Keeping up with the FDA: reality TV star’s tweets on morning sickness pill amount to misbranding

Promotion of a morning sickness pill in social media postings of reality television star Kim Kardashian constitute violations of the federal Food, Drug and Cosmetic Act (FDC Act) because the claims omit risks that are associated with the use of the drug. The FDA Office of Prescription Drug Promotion (OPDP) asked Duchesnay, Inc., the pharmaceutical company behind DICLEGIS®, to immediately cease the misbranding activity or the introduction of the drug into interstate commerce.


The FDA-approved labeling for DICLEGIS (doxylamine succinate and pyridoxine hydrochloride), delayed release tablets for oral use, includes the following indication: “DICLEGIS is indicated for the treatment of nausea and vomiting of pregnancy in women who do not respond to conservative treatment.” The approved labeling also includes language regarding the drug’s limitations of use such as: it has not been studied in women with hyperemesis gravidarum, an uncommon and severe condition in some pregnant women causing prolonged vomiting; it is contraindicated in women with certain known, listed hypersensitivities; it could affect mental alertness and certain concomitant medical conditions; and adverse reactions have been noted, including somnolence.

The OPDP noted that in November of 2013, it communicated to Duchesnay that an announcement of the release of DICLEGIS was false or misleading because it omitted all the risks associated with the drug. According to the OPDP, the posting is violative of the FDC Act (21 U.S.C. 352(a), (n); 321(n); 331(a)) in that “promotional materials are misleading if they fail to reveal facts that are material in light of the representations made by the materials or with respect to consequences that may result from the use of the drug as recommended or suggested by the materials.”

Social media posts

The focus of the OPDP’s concern are representations of DICLEGIS made on Kardashian’s verified Twitter, Facebook, and Instagram accounts, which included claims that her physician prescribed her DICLEGIS, she “felt a lot better,” and “most importantly, it’s been studied and there was no increased risk to the baby.” Kardashian also announced that she was “partnering with Duchesnay USA to raise awareness about treating morning sickness.”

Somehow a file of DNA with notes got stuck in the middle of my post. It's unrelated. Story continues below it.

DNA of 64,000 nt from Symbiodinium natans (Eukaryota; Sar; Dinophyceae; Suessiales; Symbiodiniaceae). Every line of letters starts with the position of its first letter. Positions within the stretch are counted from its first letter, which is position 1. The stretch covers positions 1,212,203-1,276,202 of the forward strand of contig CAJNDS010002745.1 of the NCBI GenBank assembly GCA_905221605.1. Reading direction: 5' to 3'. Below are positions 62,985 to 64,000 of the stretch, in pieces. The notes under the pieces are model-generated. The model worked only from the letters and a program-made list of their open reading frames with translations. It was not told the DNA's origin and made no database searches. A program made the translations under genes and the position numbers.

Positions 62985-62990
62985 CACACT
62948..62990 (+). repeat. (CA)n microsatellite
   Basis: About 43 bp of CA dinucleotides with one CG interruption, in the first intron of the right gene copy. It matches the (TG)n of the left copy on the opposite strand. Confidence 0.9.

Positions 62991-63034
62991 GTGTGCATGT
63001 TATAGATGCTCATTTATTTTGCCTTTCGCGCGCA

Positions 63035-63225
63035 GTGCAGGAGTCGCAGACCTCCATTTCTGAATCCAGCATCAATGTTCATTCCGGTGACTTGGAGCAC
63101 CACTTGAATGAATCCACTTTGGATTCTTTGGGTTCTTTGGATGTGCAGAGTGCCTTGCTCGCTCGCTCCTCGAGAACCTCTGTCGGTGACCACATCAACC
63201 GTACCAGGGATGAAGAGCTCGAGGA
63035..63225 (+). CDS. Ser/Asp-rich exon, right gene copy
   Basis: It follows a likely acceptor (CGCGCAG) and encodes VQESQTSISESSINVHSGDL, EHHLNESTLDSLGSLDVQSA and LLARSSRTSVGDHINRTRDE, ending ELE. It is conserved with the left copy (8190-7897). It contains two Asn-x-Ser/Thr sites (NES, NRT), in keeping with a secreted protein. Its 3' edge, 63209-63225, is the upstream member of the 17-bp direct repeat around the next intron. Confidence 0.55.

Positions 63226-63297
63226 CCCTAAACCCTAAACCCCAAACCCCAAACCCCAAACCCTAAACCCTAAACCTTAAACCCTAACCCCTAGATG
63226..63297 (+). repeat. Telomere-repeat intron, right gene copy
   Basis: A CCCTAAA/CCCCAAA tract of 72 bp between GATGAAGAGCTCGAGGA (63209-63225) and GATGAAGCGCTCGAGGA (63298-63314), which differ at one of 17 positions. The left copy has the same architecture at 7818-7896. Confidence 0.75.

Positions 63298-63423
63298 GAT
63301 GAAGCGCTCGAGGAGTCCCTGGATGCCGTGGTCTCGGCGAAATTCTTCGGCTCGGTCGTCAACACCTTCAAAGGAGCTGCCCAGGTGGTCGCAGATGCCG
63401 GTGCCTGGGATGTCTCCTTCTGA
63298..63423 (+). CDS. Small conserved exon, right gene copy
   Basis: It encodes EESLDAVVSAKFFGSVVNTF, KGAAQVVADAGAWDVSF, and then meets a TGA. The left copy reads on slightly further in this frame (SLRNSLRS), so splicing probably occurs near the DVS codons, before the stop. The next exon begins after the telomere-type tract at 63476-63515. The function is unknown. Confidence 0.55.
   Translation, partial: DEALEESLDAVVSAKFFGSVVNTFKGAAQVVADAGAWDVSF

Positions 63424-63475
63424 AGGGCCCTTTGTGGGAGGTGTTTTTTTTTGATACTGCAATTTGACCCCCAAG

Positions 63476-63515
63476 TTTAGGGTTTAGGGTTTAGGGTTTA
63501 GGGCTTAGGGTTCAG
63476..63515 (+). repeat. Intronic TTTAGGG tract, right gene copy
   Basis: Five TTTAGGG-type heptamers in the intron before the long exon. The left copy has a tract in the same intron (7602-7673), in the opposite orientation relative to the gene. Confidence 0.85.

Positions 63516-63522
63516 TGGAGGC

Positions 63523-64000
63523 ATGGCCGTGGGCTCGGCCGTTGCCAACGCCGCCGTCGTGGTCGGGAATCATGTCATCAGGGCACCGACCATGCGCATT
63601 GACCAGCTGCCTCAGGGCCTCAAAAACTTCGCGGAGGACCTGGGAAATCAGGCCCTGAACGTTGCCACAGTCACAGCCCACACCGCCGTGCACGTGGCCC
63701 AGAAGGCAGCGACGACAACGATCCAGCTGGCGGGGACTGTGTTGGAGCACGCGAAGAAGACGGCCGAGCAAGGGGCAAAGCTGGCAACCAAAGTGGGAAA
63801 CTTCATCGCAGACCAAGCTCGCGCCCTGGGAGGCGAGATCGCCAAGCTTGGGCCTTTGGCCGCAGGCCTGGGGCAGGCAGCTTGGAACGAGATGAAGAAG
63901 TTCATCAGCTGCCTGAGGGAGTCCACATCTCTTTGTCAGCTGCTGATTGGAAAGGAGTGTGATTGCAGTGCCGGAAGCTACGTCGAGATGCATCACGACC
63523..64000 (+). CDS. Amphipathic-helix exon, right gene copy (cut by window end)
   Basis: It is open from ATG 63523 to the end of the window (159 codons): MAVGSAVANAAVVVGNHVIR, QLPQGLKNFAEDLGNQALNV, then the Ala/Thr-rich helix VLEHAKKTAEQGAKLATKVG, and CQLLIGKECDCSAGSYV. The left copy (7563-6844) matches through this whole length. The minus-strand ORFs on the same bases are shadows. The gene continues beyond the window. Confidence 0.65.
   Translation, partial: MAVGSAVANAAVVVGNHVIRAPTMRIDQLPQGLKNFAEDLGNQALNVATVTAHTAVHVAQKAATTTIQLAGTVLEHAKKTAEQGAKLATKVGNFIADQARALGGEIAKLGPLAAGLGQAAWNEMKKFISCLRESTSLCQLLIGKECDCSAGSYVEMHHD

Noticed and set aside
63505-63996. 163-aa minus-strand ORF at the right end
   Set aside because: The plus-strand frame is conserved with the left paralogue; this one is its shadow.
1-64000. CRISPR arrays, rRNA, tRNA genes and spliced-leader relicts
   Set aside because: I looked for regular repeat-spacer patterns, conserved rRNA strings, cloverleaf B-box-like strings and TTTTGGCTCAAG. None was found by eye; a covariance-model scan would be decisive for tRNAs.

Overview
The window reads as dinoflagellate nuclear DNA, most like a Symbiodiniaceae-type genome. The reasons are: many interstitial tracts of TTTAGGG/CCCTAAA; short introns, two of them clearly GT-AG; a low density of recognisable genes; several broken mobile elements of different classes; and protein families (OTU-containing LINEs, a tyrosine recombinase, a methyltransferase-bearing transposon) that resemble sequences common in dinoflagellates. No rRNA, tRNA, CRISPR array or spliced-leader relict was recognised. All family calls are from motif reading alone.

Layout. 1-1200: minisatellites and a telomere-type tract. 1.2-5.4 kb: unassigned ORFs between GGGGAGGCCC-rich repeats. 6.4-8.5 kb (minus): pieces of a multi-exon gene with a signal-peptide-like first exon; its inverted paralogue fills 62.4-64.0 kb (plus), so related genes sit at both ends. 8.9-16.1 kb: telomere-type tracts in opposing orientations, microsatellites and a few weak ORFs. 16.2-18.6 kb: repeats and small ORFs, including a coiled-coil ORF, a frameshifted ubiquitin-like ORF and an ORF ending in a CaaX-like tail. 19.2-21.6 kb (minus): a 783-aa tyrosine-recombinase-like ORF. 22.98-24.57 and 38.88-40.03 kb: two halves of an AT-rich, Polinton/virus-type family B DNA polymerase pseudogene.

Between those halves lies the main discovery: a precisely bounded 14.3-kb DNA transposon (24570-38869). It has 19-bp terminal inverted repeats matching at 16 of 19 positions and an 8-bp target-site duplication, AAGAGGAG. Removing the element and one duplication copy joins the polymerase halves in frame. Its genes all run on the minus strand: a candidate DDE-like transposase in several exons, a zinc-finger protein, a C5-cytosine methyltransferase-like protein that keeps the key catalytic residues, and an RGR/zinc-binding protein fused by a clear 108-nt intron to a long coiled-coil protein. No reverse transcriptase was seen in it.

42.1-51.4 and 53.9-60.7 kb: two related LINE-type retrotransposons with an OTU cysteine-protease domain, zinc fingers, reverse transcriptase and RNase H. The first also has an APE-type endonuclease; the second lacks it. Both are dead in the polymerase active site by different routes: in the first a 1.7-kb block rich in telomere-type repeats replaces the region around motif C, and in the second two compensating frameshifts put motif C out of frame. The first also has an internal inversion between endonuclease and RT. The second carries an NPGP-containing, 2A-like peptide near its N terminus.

Omission, requested action

“The social media post, however, entirely omits all risk information,” according to the OPDP. Although the office notes that the post includes a reference to the DICLEGIS website, which includes all relevant safety and risk information, the OPDP found that the post itself is misleading because it fails to present all the risk information and “suggests that it is safer than it has been demonstrated.”

As such, the OPDP asked Duchesnay to either immediately cease the misbranding activity or pull the misbranded product from interstate commerce altogether. Additionally, the OPDP asked Duchesnay to respond to this request in writing on or before August 21, 2015, and include a plan for the discontinuation of the promotional postings or the distribution of the product. The agency added, “to the extent possible corrective messaging should be distributed using the same media, and generally for the same duration of time and with the same frequency that the violative promotional material was disseminated.” Failure to carry out these requests, the FDA office warned, could result in regulatory action against the company.